Natural gas transmission, exploration and production company El Paso Corporation (NYSE:EP) announced the separation of the company into two independent public companies through a tax-free spinoff of its exploration and production segment. The company plans to complete this reorganization before the end of 2011.
TUTORIAL: Mergers and Acquisitions
The energy sector has seen a number of restructurings over the last few years as management teams look to create shareholder value through spinoffs or initial public offerings of various businesses. (Different markets provide unique opportunities and risk for investors. Find out more in A Fresh Look At The Financial Markets.)
Williams (NYSE:WMB) announced a similar plan in February 2011, and plans to conduct an IPO of its exploration and production properties in the third quarter of 2011, followed by a spinoff of the balance of this business in 2012.
El Paso cited a number of reasons to justify this restructuring, including sharper focus by management, more flexibility to make acquisitions with separate equity currencies and improved access to capital markets. The company also believes that the spinoff of the exploration and production businesses will improve El Paso's credit profile.
After the spinoff is completed, El Paso will consist of the Pipeline and Midstream Group and will also own the limited and general partnership stakes in El Paso Pipeline Partners, L.P. (NYSE:EPB).
El Paso's pipeline business is one of the largest in the United States, with ownership of 43,100 miles of natural gas pipeline as of year-end 2010, or 19% of the total interstate pipeline network in the United States. This segment put out about $1.2 billion in EBITDA in 2010 and crossed through 27 states. The company also has a backlog of $8 billion in pipeline projects under construction in the pipeline group.
Another large pipeline company is Enbridge (NYSE:ENB), which owns a network of pipelines carrying liquids and natural gas across North America. Enbridge yields around 6.7% and is down 8% over the last month.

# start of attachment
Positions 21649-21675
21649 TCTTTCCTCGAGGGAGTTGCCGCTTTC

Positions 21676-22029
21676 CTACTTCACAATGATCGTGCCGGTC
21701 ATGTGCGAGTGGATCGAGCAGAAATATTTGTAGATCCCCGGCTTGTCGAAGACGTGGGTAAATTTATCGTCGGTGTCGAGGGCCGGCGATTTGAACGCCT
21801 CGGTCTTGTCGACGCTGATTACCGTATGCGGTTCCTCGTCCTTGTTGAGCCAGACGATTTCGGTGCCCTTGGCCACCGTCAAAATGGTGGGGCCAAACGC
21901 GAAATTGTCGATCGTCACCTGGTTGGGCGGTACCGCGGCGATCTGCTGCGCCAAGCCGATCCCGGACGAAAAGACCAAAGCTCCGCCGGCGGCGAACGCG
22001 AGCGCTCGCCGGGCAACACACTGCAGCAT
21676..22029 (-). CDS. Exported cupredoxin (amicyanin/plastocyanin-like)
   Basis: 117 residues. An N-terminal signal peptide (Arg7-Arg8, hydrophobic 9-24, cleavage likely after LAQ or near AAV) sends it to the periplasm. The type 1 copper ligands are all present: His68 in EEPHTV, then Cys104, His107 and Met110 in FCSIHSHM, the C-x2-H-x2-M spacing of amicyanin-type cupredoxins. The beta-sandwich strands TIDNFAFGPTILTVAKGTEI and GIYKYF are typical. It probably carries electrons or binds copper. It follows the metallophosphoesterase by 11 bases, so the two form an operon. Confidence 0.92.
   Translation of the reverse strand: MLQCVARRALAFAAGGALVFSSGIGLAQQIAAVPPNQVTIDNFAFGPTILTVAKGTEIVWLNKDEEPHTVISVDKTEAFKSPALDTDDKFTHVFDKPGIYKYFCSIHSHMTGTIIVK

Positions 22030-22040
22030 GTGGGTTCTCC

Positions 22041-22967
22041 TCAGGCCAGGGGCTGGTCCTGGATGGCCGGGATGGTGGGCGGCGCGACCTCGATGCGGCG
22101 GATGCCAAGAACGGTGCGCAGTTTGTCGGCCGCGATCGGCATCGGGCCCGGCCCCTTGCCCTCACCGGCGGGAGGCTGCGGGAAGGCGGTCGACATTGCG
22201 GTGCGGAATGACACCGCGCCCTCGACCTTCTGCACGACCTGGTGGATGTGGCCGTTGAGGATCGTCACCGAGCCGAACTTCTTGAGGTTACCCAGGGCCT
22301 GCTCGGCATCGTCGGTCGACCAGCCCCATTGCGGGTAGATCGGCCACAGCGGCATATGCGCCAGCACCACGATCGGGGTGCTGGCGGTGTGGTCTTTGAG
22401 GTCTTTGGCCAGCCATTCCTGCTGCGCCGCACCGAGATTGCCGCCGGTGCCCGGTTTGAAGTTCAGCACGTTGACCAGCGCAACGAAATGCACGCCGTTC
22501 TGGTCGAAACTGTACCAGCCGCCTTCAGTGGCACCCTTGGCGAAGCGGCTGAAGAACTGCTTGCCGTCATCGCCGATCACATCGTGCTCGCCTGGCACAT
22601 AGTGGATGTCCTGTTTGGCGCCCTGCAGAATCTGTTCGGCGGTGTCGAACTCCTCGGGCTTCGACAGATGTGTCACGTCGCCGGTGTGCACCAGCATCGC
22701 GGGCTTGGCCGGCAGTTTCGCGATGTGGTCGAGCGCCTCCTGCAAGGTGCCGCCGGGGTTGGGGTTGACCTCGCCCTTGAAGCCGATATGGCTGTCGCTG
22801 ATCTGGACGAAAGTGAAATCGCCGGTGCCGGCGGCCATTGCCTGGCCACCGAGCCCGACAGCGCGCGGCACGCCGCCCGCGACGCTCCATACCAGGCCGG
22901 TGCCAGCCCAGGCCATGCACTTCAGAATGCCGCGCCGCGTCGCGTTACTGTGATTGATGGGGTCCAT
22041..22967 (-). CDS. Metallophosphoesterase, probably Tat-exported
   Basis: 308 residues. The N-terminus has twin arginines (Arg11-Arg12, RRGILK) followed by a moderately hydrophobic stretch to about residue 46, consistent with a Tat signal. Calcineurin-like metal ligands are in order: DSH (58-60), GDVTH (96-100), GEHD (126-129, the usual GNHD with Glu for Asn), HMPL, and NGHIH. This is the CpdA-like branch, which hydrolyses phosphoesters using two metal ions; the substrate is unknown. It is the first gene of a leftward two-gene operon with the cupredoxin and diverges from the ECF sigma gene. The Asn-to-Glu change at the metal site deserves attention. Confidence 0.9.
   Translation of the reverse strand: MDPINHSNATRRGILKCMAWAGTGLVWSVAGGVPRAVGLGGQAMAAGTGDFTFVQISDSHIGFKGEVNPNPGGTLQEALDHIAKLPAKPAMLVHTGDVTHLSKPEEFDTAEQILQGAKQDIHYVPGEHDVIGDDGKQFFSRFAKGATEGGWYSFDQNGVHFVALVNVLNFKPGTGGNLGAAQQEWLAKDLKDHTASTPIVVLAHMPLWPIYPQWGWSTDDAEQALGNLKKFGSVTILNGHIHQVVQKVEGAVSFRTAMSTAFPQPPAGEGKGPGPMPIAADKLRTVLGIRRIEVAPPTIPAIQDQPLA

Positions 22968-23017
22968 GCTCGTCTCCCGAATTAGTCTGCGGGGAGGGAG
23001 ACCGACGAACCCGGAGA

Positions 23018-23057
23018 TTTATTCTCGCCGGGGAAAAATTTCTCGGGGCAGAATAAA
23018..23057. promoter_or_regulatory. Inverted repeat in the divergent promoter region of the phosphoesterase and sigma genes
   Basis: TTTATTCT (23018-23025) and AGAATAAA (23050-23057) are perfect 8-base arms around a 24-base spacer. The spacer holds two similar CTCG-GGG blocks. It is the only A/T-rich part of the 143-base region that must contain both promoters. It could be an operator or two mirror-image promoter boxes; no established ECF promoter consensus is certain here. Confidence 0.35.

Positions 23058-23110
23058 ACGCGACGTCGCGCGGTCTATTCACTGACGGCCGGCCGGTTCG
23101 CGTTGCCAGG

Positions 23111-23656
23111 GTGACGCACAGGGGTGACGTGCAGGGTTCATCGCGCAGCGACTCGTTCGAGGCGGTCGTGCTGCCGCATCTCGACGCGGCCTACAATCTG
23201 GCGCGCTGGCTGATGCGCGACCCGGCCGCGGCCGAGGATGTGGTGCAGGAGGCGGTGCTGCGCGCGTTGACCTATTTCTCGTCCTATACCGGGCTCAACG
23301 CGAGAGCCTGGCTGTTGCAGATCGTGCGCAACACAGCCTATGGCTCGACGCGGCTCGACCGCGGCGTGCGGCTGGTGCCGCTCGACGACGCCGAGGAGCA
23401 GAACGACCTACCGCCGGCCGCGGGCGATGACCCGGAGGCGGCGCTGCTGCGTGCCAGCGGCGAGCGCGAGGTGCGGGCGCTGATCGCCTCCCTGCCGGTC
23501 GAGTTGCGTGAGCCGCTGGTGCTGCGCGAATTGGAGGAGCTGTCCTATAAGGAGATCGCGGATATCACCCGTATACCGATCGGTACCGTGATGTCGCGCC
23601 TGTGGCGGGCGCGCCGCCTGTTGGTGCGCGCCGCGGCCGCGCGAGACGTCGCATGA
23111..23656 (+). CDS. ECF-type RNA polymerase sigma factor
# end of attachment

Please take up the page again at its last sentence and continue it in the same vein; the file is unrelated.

El Paso also has an extensive collection of midstream assets that will remain with the parent company. These include infrastructure that processes the oil and gas and then transports it from the well head to the pipeline. The company believes that this business will be a growth area going forward, because more than $30 billion worth of this infrastructure is said to be needed in the United States by 2020. (Learn how to analyze earnings sustainability, an important part of making sound investments; read Earnings Sustainability: The Key To Your Investing Future.)
El Paso plans to pay a 60 cent annual dividend after the reorganization is complete, and is targeting a low double-digit growth rate of this dividend going forward.
The new upstream company will be a fairly large standalone exploration and production company, with proven reserves of 3.4 Tcfe at the end of 2010. Production in 2010 averaged 782 million cubic feet of natural gas equivalents per day, and exited 2010 at a rate of 800 million cubic feet of natural gas equivalents per day.
This upstream company is involved in various core plays, and like many of its peers, is looking to increase oil and liquids production. The current focus is one the Eagle Ford Shale Wolfcamp play in the Permian Basin and the Altamont area in the Uinta Basin.
The Bottom Line
El Paso has decided to break in two and will separate its upstream business through a tax-free spinoff to shareholders before the end of 2011. This decision follows the general industry trend over the least few years.
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